Thanks again, Tassie. Very useful information. As I understand it correctly, density surely determines the weight of the ply, so a different density could make a difference between two wood layers that have the same hardness & elasticity, althought mostly woods with same hardness & elasticity have also the same density.
But again, what are the effects of density then? Let's take Anigre and Koto. Hardness is the same, but Koto is more dense. In what way playing characteristics of Koto are different from Anigre?
You might find it interesting to read this: Wood! a blog by Ian Worz
- he gives some useful and interesting comments on the playing characteristics of different timbers, which you can use to draw your own conclusions about the effects of density. My guess (and it is nothing more than a guess) is that denser - and therefore heavier - timber would be faster than a timber of similar hardness given the extra weight, although my gut reaction is that it will be very small and probably very difficult to gauge. After all, we're really only talking a few grams here; it's not like the difference between a brick and feather!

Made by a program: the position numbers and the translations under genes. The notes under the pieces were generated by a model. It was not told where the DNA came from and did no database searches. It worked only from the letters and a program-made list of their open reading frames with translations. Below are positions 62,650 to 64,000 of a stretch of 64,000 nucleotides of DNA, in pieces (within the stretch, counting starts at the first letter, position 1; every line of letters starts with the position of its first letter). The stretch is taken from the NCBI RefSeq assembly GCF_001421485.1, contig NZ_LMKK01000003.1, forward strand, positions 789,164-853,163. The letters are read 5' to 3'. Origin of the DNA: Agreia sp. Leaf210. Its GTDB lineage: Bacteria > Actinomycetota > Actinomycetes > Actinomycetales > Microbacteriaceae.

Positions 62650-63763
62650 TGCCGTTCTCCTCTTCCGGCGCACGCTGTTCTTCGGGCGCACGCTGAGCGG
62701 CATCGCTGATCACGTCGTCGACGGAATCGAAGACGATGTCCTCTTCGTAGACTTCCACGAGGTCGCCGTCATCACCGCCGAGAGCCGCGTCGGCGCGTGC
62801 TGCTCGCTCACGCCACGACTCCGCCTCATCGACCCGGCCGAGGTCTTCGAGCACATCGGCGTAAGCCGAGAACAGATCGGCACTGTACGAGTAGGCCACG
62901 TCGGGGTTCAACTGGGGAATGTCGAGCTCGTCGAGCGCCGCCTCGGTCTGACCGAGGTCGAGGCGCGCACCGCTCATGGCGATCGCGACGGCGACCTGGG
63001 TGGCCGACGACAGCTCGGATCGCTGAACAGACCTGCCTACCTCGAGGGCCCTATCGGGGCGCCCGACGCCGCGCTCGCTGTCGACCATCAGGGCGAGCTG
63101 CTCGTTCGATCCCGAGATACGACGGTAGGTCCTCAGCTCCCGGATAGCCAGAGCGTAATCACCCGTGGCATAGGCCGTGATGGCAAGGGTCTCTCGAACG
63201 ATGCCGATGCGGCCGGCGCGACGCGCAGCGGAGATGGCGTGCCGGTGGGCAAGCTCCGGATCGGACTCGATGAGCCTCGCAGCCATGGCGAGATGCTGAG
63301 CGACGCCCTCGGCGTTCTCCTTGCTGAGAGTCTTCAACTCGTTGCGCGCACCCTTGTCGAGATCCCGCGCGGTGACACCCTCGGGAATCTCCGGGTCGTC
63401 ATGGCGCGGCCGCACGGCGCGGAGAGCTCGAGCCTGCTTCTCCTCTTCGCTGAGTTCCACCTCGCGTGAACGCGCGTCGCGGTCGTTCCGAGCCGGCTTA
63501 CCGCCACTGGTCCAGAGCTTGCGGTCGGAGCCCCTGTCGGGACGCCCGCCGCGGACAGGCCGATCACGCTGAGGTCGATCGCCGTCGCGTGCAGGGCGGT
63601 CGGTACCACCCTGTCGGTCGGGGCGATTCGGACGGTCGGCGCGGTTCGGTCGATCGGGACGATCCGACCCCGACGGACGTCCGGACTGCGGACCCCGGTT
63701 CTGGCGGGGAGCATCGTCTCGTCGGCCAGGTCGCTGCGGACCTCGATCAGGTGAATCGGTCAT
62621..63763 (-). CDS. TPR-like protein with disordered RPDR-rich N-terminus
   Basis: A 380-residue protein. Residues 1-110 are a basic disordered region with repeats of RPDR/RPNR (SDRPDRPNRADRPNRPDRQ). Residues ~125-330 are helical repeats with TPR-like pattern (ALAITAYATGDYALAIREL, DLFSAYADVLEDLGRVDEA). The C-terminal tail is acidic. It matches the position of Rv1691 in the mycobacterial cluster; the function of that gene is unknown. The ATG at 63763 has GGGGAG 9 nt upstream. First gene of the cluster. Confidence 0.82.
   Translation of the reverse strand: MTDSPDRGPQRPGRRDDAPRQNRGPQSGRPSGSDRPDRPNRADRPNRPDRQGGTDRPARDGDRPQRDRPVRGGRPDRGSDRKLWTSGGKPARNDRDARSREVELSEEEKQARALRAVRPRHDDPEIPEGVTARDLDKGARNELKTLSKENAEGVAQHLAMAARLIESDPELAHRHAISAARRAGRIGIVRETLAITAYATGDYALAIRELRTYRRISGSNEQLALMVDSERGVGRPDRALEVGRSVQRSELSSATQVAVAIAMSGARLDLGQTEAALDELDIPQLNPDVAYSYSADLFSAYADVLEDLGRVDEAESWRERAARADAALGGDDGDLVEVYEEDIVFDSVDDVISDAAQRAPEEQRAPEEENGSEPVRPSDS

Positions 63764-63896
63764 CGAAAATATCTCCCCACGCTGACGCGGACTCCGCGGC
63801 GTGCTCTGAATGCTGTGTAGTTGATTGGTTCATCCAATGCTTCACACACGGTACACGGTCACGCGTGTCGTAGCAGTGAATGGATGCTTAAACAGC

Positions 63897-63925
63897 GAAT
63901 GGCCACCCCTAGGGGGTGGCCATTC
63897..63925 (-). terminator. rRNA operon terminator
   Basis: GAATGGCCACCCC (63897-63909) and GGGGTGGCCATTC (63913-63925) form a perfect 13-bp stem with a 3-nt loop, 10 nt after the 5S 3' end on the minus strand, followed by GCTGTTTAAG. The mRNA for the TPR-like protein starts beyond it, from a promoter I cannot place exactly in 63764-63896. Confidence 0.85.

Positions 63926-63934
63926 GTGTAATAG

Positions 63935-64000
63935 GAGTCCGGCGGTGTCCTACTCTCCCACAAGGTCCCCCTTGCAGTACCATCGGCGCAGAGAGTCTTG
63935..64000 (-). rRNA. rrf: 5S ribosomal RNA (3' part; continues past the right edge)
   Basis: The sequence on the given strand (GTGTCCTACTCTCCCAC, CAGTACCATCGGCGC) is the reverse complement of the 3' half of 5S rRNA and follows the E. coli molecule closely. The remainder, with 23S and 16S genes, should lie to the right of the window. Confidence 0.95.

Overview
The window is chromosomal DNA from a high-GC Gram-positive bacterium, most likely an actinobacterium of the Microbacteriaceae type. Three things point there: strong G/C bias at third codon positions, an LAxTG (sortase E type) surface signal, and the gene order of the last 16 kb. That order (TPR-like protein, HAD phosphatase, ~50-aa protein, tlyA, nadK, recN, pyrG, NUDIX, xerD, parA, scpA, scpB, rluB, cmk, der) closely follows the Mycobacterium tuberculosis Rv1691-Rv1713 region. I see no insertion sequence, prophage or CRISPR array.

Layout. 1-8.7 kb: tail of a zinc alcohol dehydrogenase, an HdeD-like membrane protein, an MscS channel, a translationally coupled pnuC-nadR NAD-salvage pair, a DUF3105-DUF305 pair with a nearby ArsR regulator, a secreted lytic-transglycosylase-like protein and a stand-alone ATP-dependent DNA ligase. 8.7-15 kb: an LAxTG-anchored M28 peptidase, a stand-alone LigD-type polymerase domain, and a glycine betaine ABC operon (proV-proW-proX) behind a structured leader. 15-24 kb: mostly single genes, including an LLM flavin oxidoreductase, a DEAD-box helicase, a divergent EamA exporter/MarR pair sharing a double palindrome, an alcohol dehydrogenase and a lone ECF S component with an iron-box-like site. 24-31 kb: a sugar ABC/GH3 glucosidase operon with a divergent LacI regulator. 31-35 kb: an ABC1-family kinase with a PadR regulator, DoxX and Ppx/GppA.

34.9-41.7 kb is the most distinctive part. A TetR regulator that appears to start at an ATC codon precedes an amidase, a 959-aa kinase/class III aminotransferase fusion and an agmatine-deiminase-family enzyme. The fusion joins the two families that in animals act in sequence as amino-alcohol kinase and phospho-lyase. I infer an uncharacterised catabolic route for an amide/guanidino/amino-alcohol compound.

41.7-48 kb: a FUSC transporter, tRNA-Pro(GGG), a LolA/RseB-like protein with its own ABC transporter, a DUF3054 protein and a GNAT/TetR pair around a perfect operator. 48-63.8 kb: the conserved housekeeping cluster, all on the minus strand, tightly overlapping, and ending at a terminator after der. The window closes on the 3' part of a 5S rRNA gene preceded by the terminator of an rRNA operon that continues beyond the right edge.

I still maintain that modulus of elasticity is a big factor. JRSDallas's extraordinary contribution to Denis' Table Tennis World
points to the (complex) correlation between vibration and speed. It seems to me that a light timber (low density) with high stiffness (modulus of elasticity) is going to be faster than a heavier timber with low elasticity. Again there is a rough correlation between stiffness and hardness, but because all these qualities vary from timber to timber - and piece from piece within species! - it all adds up to a very complex puzzle.
In the end, lists like Ian Worz's and our very own list - The properties of different types of wood
give us good ideas about what we can expect from a particular timber.